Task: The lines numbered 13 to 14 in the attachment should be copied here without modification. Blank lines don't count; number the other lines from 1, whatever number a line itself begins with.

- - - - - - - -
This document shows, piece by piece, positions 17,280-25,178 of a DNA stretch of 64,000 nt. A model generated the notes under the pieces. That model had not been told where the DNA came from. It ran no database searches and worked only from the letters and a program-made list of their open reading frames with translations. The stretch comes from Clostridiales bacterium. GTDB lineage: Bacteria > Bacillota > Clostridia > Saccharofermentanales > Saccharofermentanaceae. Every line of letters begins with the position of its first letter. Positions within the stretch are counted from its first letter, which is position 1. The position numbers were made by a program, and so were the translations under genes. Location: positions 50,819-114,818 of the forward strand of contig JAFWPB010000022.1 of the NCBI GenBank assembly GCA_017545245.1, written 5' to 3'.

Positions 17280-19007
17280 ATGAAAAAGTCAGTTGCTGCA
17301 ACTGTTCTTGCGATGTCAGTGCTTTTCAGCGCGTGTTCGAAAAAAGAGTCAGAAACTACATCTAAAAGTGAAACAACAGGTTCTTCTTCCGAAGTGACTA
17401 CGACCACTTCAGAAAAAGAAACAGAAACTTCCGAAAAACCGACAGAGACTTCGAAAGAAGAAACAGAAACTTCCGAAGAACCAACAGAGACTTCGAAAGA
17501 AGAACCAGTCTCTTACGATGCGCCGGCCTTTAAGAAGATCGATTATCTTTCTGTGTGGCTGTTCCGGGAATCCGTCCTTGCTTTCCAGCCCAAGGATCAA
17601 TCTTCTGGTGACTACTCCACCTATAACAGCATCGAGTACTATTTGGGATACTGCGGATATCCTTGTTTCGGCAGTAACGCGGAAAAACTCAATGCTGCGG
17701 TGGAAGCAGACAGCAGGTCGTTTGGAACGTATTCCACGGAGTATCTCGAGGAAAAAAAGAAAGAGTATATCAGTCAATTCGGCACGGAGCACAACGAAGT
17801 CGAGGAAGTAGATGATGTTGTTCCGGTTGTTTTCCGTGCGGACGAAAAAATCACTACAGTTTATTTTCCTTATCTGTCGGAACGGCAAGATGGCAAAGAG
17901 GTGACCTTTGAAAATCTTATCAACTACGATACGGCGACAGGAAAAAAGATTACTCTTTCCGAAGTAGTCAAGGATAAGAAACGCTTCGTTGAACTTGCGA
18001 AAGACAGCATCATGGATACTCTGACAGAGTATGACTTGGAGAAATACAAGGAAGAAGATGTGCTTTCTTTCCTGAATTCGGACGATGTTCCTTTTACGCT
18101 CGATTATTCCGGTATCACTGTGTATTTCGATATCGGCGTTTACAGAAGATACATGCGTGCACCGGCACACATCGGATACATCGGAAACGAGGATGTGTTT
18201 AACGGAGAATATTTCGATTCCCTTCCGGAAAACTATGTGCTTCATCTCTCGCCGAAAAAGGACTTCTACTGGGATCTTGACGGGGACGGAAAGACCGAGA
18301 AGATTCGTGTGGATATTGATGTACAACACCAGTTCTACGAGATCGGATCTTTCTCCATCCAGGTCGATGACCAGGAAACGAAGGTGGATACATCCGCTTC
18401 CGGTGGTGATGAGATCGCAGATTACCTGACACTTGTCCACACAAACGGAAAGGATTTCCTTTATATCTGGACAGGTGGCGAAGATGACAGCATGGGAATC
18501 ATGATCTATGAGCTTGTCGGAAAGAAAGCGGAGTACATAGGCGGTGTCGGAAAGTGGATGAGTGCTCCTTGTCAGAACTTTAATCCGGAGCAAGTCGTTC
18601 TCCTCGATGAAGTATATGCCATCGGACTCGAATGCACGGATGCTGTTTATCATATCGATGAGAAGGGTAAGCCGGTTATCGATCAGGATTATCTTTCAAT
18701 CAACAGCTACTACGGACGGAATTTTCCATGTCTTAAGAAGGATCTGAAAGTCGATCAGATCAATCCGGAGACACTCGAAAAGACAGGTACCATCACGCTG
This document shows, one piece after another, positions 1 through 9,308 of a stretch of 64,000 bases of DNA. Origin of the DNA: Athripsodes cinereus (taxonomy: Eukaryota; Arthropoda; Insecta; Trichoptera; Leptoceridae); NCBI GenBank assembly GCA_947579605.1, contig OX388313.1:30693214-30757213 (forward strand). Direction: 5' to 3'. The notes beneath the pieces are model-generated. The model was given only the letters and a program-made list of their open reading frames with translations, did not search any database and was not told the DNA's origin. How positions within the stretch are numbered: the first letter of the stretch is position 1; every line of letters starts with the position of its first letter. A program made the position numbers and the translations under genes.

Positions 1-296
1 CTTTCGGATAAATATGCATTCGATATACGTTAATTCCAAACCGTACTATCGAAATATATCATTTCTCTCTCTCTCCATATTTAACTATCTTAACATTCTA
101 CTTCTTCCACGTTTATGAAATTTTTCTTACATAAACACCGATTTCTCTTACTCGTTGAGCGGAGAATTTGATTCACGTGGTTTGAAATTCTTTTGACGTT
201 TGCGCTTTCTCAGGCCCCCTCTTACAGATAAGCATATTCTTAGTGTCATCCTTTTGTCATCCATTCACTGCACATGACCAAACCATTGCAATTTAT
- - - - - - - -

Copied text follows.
18201 AACGGAGAATATTTCGATTCCCTTCCGGAAAACTATGTGCTTCATCTCTCGCCGAAAAAGGACTTCTACTGGGATCTTGACGGGGACGGAAAGACCGAGA
18301 AGATTCGTGTGGATATTGATGTACAACACCAGTTCTACGAGATCGGATCTTTCTCCATCCAGGTCGATGACCAGGAAACGAAGGTGGATACATCCGCTTC